Sunday, 14 September 2014
On the shores of the sea...
I've been asleep for most of the weekend, dreaming about such things as blowing up tube trains, smothering annoying women and walking into a ticket office attached to a moving train and winding up in a rather pleasant looking town at a time of night in my pyjamas; or just dozing in my bed half asleep and wishing I was dead. I live in squalor. In fact I've come to think that it is my natural environment. I had very nice linen bed covers but they became so torn and dirty that I threw them away. I kept the pillow case. It used to be white and clean but has, over considerable time (years), taken on the hue of jaundice. I haven't opened the curtains for many months. The carpet hasn't been vacuumed in years and is covered with "bits," mostly clumps of dust, toe clippings and various fibres. The bookcases, pictures and other surfaces are covered with a thick layer of dust, except in places where my brother wrote out "my name is Pat" with his finger. I have made a conscious effort to keep the place tidy but at various intervals I am too tired to bother so piles of washing, books, random pieces of paper and rubbish pile up. I hate washing and ironing so I try to keep that to a once-a-year routine (a two or three day affair, when my parents are on holiday). This means that my best clothes - the ones that I am too cheap or embarrassed to take to the dry cleaner - pile up in a corner while I rely, for the most part, on "dossing" clothes; mostly old cords, shrunken sweaters and short-sleeve shirts from Marks & Spencers. These I am too vain to wear outside the house so, if I am constrained to leave the house for any reason on the weekends, I usually wait until after dark to venture out - for half an hour at most - to the shop and back. I did used to go out more, with nice brogues, sumptuous cashmere cardigans, jackets from Cordings, my face and hair done up Quentin Crisp fashion, but this, after a while, became too much of an effort so I stay at home now. My mother tries her utmost to make me go out but it won't happen. My father makes light of it and calls me "the hermit of the Lonely Mountain;" but my mother said, "if you carry on like this, life will pass you by."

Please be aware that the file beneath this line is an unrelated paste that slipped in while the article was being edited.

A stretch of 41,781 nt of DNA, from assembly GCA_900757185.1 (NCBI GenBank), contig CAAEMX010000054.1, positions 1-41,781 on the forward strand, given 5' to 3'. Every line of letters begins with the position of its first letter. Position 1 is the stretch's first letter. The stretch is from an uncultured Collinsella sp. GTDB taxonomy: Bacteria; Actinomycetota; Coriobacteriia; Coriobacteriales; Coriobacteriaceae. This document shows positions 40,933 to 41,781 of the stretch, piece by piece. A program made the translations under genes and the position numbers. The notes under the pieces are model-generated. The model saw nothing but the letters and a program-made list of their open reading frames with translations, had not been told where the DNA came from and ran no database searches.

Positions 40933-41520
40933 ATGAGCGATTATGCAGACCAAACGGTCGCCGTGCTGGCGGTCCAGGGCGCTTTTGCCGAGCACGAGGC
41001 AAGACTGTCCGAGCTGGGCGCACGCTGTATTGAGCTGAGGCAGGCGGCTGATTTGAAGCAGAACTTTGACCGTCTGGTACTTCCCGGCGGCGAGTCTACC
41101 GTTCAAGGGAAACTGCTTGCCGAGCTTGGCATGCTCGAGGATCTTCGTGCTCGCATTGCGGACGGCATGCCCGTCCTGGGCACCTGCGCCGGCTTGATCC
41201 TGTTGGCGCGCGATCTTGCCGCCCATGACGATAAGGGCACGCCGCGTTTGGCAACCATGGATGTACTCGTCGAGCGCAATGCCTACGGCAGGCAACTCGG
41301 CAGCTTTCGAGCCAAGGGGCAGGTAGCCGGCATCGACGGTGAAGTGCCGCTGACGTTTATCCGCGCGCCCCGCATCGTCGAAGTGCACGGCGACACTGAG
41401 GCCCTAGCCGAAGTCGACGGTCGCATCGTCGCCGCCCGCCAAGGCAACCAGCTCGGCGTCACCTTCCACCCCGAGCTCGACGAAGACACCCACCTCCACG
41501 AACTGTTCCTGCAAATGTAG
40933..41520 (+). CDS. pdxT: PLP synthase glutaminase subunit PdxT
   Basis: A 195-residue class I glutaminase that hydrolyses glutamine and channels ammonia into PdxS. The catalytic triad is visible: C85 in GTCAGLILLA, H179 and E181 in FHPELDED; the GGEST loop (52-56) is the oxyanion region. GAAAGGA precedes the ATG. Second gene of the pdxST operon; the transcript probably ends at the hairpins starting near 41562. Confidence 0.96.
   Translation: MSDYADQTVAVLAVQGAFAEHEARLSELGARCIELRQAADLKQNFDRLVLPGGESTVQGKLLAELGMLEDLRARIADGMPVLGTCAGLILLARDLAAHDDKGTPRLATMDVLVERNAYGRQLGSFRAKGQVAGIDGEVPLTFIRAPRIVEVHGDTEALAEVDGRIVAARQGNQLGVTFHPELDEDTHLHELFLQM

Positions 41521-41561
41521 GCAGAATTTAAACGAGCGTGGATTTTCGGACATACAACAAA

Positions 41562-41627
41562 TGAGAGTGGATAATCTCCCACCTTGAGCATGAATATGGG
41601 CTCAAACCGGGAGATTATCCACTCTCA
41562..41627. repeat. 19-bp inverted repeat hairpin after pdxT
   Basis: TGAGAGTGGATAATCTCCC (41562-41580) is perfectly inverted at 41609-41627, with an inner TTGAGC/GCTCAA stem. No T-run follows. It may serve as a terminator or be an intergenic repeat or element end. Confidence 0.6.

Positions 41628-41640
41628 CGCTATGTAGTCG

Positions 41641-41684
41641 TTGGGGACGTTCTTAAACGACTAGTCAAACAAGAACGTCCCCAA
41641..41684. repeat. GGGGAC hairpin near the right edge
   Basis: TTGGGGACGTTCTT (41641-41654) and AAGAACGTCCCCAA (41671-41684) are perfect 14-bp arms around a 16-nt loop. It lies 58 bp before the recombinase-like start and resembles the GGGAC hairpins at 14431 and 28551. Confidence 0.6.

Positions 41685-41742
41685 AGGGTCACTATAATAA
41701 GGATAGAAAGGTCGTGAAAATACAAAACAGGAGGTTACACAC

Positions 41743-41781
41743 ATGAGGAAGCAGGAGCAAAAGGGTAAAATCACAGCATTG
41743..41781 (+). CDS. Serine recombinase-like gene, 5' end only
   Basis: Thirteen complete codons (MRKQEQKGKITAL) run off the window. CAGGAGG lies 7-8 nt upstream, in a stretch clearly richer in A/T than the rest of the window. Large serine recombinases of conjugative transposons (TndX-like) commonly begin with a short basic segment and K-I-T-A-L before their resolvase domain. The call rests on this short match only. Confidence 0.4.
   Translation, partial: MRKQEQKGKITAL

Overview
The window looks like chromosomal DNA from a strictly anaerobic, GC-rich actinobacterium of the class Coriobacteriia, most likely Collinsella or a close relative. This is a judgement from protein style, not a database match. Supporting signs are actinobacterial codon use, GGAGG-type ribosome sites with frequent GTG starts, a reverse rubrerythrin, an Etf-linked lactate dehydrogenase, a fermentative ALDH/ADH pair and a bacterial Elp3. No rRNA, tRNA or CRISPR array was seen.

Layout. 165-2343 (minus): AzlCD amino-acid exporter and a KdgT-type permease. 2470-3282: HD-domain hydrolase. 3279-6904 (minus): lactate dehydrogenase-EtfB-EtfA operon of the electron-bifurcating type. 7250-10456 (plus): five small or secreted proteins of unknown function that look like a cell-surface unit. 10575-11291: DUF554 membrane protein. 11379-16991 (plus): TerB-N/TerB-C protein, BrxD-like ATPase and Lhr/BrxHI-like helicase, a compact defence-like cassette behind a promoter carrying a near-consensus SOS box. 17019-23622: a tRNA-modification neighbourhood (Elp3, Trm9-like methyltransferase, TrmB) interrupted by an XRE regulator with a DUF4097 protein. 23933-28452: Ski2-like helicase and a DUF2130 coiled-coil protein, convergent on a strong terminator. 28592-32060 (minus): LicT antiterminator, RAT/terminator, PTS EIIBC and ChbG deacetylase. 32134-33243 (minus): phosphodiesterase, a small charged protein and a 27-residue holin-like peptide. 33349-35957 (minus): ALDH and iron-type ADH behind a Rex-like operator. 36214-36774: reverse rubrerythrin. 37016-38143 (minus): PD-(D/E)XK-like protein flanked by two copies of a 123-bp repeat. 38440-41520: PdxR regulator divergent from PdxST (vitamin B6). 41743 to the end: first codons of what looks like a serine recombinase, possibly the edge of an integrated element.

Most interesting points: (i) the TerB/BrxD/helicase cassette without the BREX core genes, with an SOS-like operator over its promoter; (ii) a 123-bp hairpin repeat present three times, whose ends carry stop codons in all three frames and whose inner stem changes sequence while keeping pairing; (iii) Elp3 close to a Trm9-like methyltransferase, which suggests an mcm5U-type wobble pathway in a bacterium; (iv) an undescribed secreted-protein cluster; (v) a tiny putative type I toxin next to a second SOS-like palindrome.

When I was about 10 or 11 my father and I stood on the strand near Malin Head in county Donegal (the northernmost point of Ireland), a place of outstanding natural beauty, and we were looking out to the Atlantic Ocean. It was Autumn, it was sunset, there was nobody around for miles. It really did feel like the edge of the world and before the unhappy discovery of America really was. My father pointed to the fire and water at the edge of sight and said, "that is the gateway to the West." And I thought to myself, "I'm going to go West one day."
Art: Ted Nasmith. I adore this painting. It depicts Maglor casting the Silmaril into the Great Sea a the end of the First Age. Maglor is one of many anti-heroes in Tolkien and, for me, the most admirable.